Article published: Thursday, November 1st 2012
The ongoing suspension of a world-renowned critical psychology professor at Manchester Metropolitan University (MMU) has caused outrage among colleagues and academics around the world.
The university’s management has charged Professor Ian Parker with ‘gross misconduct’ for sending three internal emails raising questions of workload, transparency and University appointments procedures.
Parker’s supporters question the scale of disciplinary measures against him and claim there has been deliberate secrecy from the management around the charges to harm Parker’s reputation. A University and College Union (UCU) MMU branch spokesperson said, “The secrecy is in their interest. People think, no smoke without a fire and that Parker must have done something wrong.”
A MMU senior member of staff, who asked to remain anonymous in fear of instant dismissal if named, said, “He politely and appropriately raised the question of appointments, which is perfectly appropriate for a professor to do.” But instead Parker was being bullied for doing so. He added, “It’s a hugely embarrassing overreaction on part of the management”.
The support for Professor Ian Parker, who has been called ‘one of the best known and most influential critical psychologists in the world today’, comes from leading international academics such as Noam Chomsky who has signed a letter and online petition to end Parker’s suspension.
The charges, which Parker denies, are that he “constructed and widely distributed an email, which intended to undermine the credibility of a Head of Department” and that “distribution of this email constitutes a failure to comply with a reasonable management instruction”.
According to the UCU MMU branch spokesperson, in his first email Parker had raised the question of workload and received an email from management telling him to not send emails of this nature again. A few weeks later, he sent an unrelated email querying the process of appointments to the department. The UCU spokesperson said, “The management responded by saying he failed to comply”. A hearing was called 18 hours later which was not enough time for a union representative to accompany Parker – a standard procedure in such hearings.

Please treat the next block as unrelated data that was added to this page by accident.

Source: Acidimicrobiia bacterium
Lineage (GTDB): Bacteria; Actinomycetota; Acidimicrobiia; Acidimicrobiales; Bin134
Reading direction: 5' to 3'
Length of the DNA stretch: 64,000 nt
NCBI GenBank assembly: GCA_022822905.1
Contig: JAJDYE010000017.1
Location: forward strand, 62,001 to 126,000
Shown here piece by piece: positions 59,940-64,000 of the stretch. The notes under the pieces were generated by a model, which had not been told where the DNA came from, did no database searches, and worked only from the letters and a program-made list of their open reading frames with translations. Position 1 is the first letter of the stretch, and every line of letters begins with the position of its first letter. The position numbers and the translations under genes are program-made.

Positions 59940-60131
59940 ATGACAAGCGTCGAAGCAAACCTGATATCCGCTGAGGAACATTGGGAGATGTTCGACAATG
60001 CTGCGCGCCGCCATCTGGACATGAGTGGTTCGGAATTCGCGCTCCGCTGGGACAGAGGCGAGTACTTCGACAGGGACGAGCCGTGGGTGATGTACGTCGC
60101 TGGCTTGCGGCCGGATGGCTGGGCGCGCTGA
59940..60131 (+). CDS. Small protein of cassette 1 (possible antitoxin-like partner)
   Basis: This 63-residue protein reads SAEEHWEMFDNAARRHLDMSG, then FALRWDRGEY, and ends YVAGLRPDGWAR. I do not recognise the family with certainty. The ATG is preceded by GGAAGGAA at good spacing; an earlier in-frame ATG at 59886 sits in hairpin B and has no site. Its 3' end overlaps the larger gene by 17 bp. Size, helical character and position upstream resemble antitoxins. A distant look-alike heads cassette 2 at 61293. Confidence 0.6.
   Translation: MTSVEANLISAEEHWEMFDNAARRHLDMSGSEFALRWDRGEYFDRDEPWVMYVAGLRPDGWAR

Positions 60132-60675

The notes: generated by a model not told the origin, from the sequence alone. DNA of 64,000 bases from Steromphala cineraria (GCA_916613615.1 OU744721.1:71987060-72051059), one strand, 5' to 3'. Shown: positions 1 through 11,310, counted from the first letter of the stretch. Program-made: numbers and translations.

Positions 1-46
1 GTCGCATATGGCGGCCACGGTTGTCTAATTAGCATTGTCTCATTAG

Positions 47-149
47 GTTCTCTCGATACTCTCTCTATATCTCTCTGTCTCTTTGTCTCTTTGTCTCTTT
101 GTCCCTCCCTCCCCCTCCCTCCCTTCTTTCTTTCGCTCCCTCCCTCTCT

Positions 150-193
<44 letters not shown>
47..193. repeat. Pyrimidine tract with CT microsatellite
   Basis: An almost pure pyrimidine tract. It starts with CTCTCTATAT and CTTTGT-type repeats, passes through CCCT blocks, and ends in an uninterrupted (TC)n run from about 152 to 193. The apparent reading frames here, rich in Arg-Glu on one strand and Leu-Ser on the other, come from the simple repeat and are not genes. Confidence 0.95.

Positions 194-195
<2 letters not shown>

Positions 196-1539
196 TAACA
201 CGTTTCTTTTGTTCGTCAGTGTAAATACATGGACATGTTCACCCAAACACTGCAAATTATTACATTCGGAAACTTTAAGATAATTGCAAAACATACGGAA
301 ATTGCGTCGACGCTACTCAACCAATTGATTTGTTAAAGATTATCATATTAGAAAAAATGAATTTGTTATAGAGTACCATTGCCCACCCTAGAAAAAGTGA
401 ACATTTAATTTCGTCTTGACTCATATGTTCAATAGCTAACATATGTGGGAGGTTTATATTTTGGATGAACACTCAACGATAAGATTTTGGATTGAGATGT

Parker was suspended on full pay, had to leave his office keys and can’t access his staff email account. He is not allowed on campus and can’t communicate with his colleagues and students.
Parker’s students started a campaign to get him reinstated and an online petition has attracted more than 3,400 signatures so far.
For Owen Dempsey, one of Parker’s PhD students, the suspension clearly harms the professor’s reputation. “His work is suffering and he is not allowed to talk publicly about what has happened.”
Dempsey added: “One of the worst things is the way Ian’s postgraduate students, some of whom came overseas to study specifically with him, have effectively had their lives put on hold as well.”
Katia Romelli, a PhD student from Italy, arrived the day Parker was suspended. She said, “I met him a few hours before his suspension, I was shocked and upset when I heard the news.”
Romelli came over for 3 months to work with Parker as an expert in Critical Discourse Analysis. “Only few academics have an expertise in Lacanian psychoanalysis and even fewer use this knowledge in a critical perspective. So for my work Ian is absolutely irreplaceable.”
She’s grateful that other PhD students helped her dealing with the situation. “It was hard for me at first to understand what was going on and nobody from the University explained it to me.” She wasn’t officially informed of Parker’s suspension. Her and other students have written letters to Vice-Chancellor John Brooks and Professor Christine Horrocks, the head of the Psychology department, but haven’t received any reply. “Unfortunately, nothing seems to change at the moment.”
The UCU MMU branch spokesperson said Parker had been singled out as a union officer and sees it as another case of the victimisation of a trade union activist. In the summer, UCU MMU branch vice-chair Christine Vié had been made redundant when her department was debanded and all the other members of staff were reemployed. The campaign for her is ongoing.
The UCU MMU branch spokesperson said, “The climate is one of fear of redundancy and unemployment, and it happens in education across the country. This is against the very nature of what our education is about, when universities become places of bullying and coercion. Not only in the way it is economically organized, but also how it deals with employees.”
The MMU senior member of staff alleged that bullying was seen as “systemic and endemic”.
The UCU branch calls on management to reveal the charges and publish the three emails for everybody to see.
A spokesperson for MMU said, “We cannot and do not comment on individual cases. We have over 4,000 staff and have recently been awarded Investors in People Gold standard, one of only five universities in the UK to be awarded this. We thoroughly refute any allegations or accusations of bullying at the University.”
This article has been updated to clarify Manchester Metropolitan University’s statement
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